Lux Style Awards 2016 prove not much is changing for Pakistani music

Friday night in Karachi proved not much is changing for Pakistani musicians

Ali Raj July 30, 2016
Singer Quratulain Balouch presented Album of the Year Award to Noori for Begum Gul Bakaoli Sarfarosh. PHOTO: PUBLICITY

KARACHI: Sitting amid all that glitters in the Pakistani entertainment industry, it was difficult to fight the idea that we may continue to rave about how the game is finally changing for Pakistani music, things on ground are pretty much the same.

It is a convincing argument to make that music and musicians did not receive the best of treatments at the show. Almost all of our revered stars were absent. There were no live, unplugged or recorded performances of music other than Ali Zafar’s somewhat uplifting opening act and a short Amjad Sabri tribute; the former brought back memories of the Ali Zafar of yesteryears. With a less diverse music scene than ours, even shows across the border have now begun to let their singers and music directors take centre stage.

One must not forget that Lux Style Awards is the same platform that has in the past laurelled Ayesha Omar and Zoe Viccaji for their ‘unmatched’ musical prowess. For the most part, however, we do not blame the organisers this time around. There wasn’t much that they could do.

While awards do become a source of recognition for those who toil all year round, puritans would say they do not mean much. Perhaps this is why awards are never considered a yardstick for success; there’s truth to the criticism that all that these shows do is inconvenience the chosen few so that they can be garlanded for the umpteenth time.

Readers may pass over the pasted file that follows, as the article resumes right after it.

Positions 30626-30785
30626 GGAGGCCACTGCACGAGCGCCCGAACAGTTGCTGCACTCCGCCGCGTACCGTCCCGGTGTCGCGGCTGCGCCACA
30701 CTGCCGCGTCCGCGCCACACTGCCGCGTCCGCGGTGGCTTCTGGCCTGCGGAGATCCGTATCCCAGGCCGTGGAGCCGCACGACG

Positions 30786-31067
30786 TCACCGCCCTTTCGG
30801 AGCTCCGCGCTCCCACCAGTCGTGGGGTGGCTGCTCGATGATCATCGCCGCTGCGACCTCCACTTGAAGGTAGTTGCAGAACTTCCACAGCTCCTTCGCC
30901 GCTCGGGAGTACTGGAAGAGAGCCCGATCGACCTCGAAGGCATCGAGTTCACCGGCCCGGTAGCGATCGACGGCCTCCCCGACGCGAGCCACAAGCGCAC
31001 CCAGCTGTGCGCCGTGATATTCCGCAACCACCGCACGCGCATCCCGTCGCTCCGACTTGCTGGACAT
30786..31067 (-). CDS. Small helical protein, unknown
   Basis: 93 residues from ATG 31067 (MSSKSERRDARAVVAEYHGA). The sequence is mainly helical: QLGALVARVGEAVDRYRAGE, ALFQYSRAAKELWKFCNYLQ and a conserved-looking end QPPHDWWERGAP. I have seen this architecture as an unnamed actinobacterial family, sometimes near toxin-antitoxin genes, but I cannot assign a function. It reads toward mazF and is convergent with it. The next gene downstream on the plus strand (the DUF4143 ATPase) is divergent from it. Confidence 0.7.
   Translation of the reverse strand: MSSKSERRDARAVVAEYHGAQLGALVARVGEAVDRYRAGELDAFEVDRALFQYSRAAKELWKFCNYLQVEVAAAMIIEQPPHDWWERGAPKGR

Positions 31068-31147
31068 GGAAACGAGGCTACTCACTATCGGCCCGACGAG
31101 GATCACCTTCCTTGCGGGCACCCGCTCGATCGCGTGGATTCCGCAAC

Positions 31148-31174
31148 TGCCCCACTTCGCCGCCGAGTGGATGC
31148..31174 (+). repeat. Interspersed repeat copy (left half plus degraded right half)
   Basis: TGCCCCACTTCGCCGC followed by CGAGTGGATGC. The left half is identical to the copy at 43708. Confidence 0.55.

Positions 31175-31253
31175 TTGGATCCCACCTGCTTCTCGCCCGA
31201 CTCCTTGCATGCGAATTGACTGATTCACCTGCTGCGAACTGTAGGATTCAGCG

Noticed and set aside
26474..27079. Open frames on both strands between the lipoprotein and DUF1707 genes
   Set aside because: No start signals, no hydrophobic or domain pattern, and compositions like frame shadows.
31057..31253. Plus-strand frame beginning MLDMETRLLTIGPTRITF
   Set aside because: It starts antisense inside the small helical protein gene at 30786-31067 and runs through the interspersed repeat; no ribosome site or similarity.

This was felt the strongest when the Song of the Year was announced. While Ali Zafar’s Rockstar was certainly worth appreciating, Asrar, Khumariyaan and Javed Bashir were clearly robbed.

Best Music Video Director Award was rightfully handed to Salman Noorani for Mooroo’s Mariam. The 2,600-still stop motion film was nothing short of a triumph of imagination and it was heartening to see Noorani’s efforts recognised. Make what you want of it: all other nominees were the musicians themselves, who had put their videos together. The Jamis, Babar Sheikhs, Sohail Javeds and Saqib Maliks have already moved to better things.

Rahat Fateh Ali Khan and Abida Parveen were declared best singers of film music and both were not present to receive their awards. Her song may have been so-so but Parveen is a woman who has a different skill set, objectives and priorities. In front of her, you hardly stand a chance. Khan, on the other hand, may have stolen Bashir’s limelight; he will not be able to hog it for long. We would not have complained had Bashir and Meesha Shafi bagged these trophies for Talabgaar and Eva, respectively. To reiterate, Moor’s soundtrack is heavily underappreciated.

While we were secretly hoping for SomeWhatSuper to seal the deal, Zeerak Ahmed’s Slow Spin won the Best Emerging Talent award and we are not complaining.

Rockers Ali Noor, Ali Hamza and Kami Paul were seated in a corner, safe from all the comedy that for the most part was funny. When Noor made a speech after winning the Best Album award for Begum Gul Bakaoli Sarfarosh, he said what Faraz said in fewer words: zabt lazim hai magar dukh hai qayamat ka Faraz. “This award goes out to all the people who made albums this year … and all the people who should make albums.” We hope someone, somewhere took note.

Given the diverse sound that the other nominees had on offer, we’d say that Noori did not win. The others lost.

Main takeaway from the night: the performers danced to Pakistani tunes only and in the process, reinvented many of them.

Published in The Express Tribune, July 31st, 2016.

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